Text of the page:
Thoyyib Mohamed: I think we’re going to see even more Chinese tourists coming in, there’s interest in our destination but the issue is the bottleneck created by the airport. That’s a big challenge and that needs to be addressed quickly. Because there are so many airlines that want a slot at Velana International Airport. Like I’ve said, we’ve made huge gains in visibility and popularity abroad. People want to come but they have no means, connectivity-wise. And when they do get here, internal transport has so many issues, with seaplanes not being able to stick to schedules because of congestion. There are a lot of infrastructure issues – our infrastructure needs to keep up with the pace of tourism development.

When you consider a nearby destination like India, which is performing extraordinarily now, it’s greatly because of connectivity. There are several regular carriers from different cities, and they have a couple of budget airlines, so it’s easy for people to travel here. There are issues for long-haul carriers and for South East Asian carriers. They still don’t have the opportunity.

Let me get back to China again. There’s a billion people there and only a fraction of them visit the country. There is great potential still, and we still haven’t fully tapped into the very high-end Chinese travel market. But in addition to our infrastructural development, a lot depends on the stability of the political climate when it comes to Chinese guests. If the government issues a directive declaring the Maldives is unsafe, they won’t come here.

Hotel Insider: You’ve said one reason the Indian market is performing so well is because of connectivity.

Thoyyib Mohamed: Yes, but we’ve also increased our marketing efforts in India – you’d see the Maldives advertised in cinemas, in social media, and we’re working with different Indian airlines. It’s the same with China, we have teamed up with the Chinese in 11 major cities to promote the Maldives. And we’ve partnered with Singapore Airlines and Air Asia, with the former, we’re working in around nine markets. It’s not just connectivity, there’s a lot going on in terms of increasing presence and visibility of the brand Maldives.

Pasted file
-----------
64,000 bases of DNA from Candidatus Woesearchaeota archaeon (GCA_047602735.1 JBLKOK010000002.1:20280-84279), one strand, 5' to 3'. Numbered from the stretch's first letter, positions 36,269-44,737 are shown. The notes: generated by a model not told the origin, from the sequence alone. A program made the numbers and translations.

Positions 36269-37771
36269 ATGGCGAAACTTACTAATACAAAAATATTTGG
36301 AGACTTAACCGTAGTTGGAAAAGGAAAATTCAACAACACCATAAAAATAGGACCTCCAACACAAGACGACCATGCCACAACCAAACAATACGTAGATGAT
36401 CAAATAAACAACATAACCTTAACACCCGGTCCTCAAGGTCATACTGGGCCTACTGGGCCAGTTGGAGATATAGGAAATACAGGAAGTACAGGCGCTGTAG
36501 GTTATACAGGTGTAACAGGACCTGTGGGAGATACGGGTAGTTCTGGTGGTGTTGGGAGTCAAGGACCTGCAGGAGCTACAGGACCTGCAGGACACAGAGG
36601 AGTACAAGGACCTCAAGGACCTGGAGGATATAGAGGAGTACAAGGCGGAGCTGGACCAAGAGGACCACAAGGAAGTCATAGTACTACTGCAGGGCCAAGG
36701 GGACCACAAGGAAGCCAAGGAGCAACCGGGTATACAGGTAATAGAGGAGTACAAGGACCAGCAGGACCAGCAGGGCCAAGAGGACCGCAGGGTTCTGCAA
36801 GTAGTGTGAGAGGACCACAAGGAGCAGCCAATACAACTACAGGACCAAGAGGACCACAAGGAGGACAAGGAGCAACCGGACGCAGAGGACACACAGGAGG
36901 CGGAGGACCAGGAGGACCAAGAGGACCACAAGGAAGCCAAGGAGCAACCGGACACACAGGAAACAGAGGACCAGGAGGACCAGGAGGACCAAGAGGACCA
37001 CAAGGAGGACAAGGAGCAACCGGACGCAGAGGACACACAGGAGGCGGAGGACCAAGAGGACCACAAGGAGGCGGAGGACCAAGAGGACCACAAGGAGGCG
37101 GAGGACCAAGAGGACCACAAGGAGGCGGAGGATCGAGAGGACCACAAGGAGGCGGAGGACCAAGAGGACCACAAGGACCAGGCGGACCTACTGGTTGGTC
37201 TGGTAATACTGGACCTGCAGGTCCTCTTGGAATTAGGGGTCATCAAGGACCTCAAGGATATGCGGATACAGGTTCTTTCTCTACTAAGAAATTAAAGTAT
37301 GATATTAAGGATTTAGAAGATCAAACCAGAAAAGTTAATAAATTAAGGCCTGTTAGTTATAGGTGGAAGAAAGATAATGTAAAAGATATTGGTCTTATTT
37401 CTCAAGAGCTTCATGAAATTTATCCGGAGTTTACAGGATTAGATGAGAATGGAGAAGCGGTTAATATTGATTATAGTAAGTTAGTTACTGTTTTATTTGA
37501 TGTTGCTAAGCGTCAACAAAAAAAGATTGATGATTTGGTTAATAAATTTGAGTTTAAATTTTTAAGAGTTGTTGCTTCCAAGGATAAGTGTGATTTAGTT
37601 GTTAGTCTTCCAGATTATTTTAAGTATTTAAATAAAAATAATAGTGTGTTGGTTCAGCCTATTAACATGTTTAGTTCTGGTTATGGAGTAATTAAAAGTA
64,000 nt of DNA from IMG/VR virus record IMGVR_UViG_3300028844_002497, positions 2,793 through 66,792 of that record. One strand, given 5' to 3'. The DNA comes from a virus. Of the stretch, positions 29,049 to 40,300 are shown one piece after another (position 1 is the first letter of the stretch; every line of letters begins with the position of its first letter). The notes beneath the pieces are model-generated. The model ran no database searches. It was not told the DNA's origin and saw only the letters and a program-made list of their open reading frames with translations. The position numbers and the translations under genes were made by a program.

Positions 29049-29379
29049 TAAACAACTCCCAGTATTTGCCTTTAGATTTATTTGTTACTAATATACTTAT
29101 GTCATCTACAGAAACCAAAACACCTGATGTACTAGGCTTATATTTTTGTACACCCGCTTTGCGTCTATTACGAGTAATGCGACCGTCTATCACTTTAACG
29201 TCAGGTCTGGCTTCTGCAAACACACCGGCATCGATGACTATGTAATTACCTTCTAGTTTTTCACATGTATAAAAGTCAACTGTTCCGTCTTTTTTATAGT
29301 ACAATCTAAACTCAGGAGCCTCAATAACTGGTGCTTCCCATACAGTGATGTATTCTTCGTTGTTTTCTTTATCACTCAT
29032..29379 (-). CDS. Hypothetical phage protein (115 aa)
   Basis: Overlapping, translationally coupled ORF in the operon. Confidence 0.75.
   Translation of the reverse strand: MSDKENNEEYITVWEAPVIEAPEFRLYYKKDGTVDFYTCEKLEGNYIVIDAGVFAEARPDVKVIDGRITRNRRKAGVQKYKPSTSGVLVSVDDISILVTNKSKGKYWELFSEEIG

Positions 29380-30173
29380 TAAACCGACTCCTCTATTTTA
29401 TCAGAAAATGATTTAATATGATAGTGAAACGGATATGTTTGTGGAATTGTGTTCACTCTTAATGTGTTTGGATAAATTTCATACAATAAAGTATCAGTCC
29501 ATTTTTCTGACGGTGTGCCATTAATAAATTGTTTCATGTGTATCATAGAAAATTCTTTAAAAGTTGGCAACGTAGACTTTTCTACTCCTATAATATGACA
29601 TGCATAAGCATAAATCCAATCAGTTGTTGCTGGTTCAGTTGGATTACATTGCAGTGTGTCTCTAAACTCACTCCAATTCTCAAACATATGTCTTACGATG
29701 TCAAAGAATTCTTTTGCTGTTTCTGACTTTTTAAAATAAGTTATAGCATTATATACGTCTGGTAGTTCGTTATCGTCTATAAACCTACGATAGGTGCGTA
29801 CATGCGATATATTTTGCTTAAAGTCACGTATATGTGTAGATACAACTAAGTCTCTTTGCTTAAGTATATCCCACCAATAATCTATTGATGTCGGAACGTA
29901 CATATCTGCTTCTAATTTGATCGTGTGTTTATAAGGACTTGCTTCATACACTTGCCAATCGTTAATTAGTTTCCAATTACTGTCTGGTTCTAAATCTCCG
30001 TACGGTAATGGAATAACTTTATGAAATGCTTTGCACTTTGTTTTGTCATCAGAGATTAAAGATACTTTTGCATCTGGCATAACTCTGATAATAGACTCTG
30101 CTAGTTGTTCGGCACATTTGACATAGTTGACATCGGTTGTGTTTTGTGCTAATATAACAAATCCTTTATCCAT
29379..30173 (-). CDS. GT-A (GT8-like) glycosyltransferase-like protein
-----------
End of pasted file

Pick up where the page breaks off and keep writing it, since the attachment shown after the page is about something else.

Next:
Hotel Insider: I’d also like to talk about the US market, which is now in our top ten. They have similar sorts of destinations nearby with the Caribbean countries, but why do they take ultra-long-haul flights to come here?

Thoyyib Mohamed: It’s all about creating a demand and being visible. Once there’s demand for a place, people will do whatever it takes to get there. A twenty-four-hour flight is nothing when at the end of it, they arrive at their dream destination. We’ve worked with a lot of PR firms and travel magazines in America and it’s showing, we’re seeing results. Americans travel after making plans months beforehand. It’s the same with Europeans. And if they like the product, they’ll keep on coming.

Also, people’s travel habits have changed, they want experiences. It’s all about experiential travel now. They want to experience a mangrove or bicycle through a forest, they want to taste an authentic Maldivian meal, to mingle with the locals, see how toddy is made. They account for over 70 per cent of travellers. This is what research has revealed. They care about sustainability, they want to give back to the local economy, they want local arts and crafts. That’s how most Americans, Europeans and even those from Asian countries travel now.

Also, we’ve seen a rise in solo travellers, especially in the short-haul market. They want an escape from their environment for short periods, several times a year. The patterns are changing, like I’ve said.

Hotel Insider: All right. Before we part, what are your thoughts on the Middle Eastern market? We’ve heard that Israel is performing exceptionally well.

Thoyyib Mohamed: We’ve seen a year-on-year increase in the Israeli market, it’s a great place with a lot of potential, for both high-end and budget tourism options. And the Middle East, of course, is one of the high-yield markets. But it’s hard to tap into them because of visa restrictions [for Maldivians] but we’re making progress.

Hotel Insider: Thank you, Thoyyib, it’s been very insightful.